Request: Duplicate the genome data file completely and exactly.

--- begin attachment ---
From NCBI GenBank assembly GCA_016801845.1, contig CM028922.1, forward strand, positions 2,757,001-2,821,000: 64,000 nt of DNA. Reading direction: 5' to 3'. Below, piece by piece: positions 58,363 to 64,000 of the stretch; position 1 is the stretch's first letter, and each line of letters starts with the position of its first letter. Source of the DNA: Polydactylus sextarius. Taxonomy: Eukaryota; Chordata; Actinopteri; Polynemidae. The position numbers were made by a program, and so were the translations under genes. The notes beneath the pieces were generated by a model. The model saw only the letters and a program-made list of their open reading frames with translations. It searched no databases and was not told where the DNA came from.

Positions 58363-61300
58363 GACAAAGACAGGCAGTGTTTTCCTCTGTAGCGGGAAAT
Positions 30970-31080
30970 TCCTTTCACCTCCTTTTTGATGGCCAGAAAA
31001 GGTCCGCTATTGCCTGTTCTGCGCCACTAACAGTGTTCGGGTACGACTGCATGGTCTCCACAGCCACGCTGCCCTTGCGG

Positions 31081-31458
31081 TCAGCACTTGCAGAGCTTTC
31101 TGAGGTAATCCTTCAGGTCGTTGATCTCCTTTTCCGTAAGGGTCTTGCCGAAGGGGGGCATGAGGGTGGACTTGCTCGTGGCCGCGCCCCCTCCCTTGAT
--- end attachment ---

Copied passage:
From NCBI GenBank assembly GCA_016801845.1, contig CM028922.1, forward strand, positions 2,757,001-2,821,000: 64,000 nt of DNA. Reading direction: 5' to 3'. Below, piece by piece: positions 58,363 to 64,000 of the stretch; position 1 is the stretch's first letter, and each line of letters starts with the position of its first letter. Source of the DNA: Polydactylus sextarius. Taxonomy: Eukaryota; Chordata; Actinopteri; Polynemidae. The position numbers were made by a program, and so were the translations under genes. The notes beneath the pieces were generated by a model. The model saw only the letters and a program-made list of their open reading frames with translations. It searched no databases and was not told where the DNA came from.

Positions 58363-61300
58363 GACAAAGACAGGCAGTGTTTTCCTCTGTAGCGGGAAAT
Positions 30970-31080
30970 TCCTTTCACCTCCTTTTTGATGGCCAGAAAA
31001 GGTCCGCTATTGCCTGTTCTGCGCCACTAACAGTGTTCGGGTACGACTGCATGGTCTCCACAGCCACGCTGCCCTTGCGG

Positions 31081-31458
31081 TCAGCACTTGCAGAGCTTTC
31101 TGAGGTAATCCTTCAGGTCGTTGATCTCCTTTTCCGTAAGGGTCTTGCCGAAGGGGGGCATGAGGGTGGACTTGCTCGTGGCCGCGCCCCCTCCCTTGAT